Testing the New Mini

11 May 2010, 05:59 | Updated: 11 May 2010, 07:07

Mini are looking for people to test electric cars in and around Oxfordshire in their second wave of tests.

They want to see how the new car, which claims to be more environmentally friendly, copes on the roads and fits into people's lives.

The search is on for 20 drivers to take part in phase two of a pioneering trial to test the UK's first ever electric MINIs.

Phase one of the trial is currently underway, the first 20 MINI E pioneers took ownership of their electric MINIs in December 2009 and are due to hand them back in June. This new trial will start in September.

Researchers from Oxford Brookes will measure e the technical and social aspects of living with an all-electric car in every day life.

Electric 'Pumps' will be installed by Southern Electric at the chosen drivers homes for free. They'll be added to a network of public charging points, so the cars can be 'topped up' whilst drivers are out and about.  The car can also be charged from a standard three pin socket.  The 240V/32 amp supply provided by the unit can fully charge the MINI E's lithium-ion battery pack in just 4.5 hours.   

But to take part in the trial you'll have to pay. The monthly lease fee will be £330 a month, including VAT, insurance and maintenance. The MINI E driver pays for the electricity used and obviously has no petrol costs.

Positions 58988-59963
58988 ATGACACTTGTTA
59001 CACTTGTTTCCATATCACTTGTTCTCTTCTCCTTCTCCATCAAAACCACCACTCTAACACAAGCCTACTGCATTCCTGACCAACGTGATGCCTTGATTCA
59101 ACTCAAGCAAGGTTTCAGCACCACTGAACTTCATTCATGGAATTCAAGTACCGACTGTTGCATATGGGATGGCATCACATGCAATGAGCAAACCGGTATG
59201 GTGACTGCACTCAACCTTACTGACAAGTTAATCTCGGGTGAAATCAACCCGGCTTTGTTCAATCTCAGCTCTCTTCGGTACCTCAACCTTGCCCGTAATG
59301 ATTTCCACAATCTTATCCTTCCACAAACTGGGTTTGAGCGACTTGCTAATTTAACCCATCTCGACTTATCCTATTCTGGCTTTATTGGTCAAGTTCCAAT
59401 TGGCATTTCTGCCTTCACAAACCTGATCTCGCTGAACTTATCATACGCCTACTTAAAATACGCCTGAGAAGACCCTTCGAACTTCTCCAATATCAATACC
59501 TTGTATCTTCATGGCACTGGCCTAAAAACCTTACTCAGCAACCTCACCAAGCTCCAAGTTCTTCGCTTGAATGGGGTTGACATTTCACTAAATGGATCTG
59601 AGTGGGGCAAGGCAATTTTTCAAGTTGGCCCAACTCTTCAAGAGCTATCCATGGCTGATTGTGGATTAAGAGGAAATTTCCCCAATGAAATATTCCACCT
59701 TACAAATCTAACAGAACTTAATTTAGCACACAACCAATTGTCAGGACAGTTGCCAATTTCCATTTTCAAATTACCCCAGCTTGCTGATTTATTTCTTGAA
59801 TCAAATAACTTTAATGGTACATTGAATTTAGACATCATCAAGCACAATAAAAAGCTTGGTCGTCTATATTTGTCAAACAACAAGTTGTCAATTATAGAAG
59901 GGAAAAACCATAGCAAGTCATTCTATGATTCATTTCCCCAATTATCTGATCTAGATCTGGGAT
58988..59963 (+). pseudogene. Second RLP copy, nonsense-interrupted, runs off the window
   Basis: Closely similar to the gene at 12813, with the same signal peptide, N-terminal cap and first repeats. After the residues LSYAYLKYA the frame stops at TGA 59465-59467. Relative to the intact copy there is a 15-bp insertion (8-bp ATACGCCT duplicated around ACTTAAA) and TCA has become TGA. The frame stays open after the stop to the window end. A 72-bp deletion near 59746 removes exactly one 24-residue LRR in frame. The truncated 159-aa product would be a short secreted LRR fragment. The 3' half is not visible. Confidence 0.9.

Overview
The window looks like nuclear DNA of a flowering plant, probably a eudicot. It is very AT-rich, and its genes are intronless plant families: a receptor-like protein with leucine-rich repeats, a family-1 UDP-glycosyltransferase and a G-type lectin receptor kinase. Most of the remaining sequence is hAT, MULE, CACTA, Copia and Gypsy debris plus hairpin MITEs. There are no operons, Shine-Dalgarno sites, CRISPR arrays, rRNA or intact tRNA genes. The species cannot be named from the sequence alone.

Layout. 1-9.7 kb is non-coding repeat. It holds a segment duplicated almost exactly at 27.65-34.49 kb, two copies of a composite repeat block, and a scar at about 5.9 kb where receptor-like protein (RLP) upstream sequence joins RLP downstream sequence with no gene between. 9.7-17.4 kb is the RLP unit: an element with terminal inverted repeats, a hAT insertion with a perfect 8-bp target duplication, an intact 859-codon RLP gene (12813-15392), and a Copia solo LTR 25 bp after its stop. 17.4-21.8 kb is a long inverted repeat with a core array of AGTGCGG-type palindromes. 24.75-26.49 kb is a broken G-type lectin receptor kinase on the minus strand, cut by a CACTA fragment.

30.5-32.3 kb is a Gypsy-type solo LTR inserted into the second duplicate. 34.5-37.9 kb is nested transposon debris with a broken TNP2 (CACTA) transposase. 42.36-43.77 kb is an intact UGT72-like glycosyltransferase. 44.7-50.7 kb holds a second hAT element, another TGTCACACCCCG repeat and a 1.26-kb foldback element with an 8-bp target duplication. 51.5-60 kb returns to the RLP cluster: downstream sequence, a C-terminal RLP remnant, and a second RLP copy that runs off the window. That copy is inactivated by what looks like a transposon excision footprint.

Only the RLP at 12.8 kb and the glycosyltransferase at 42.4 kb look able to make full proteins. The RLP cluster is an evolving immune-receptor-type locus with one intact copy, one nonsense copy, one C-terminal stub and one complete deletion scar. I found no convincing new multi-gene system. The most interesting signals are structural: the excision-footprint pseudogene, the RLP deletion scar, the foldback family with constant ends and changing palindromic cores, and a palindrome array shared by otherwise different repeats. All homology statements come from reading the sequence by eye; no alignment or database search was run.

And it won't be as spacious as the regular Minis, as the space normally taken by rear passengers is reserved for the powerful lithium-ion battery. Maintenance, servicing and technical assistance will be provided by dedicated BMW Group UK 'flying doctors'.

Suzanne Gray, Project Manager for MINI E, said:

"We were overwhelmed by the level of interest in the first phase of the trial, and we are confident that we will attract a similar level of applicants for the second phase. We would love to hear from people who have the enthusiasm and curiosity required to take part in a 'real world' research study.  Their experiences and the feedback that they provide will ultimately help in the development of the BMW Group's zero emissions mega city vehicle due for production mid this decade as well as UK infrastructure and policy development for electric vehicles."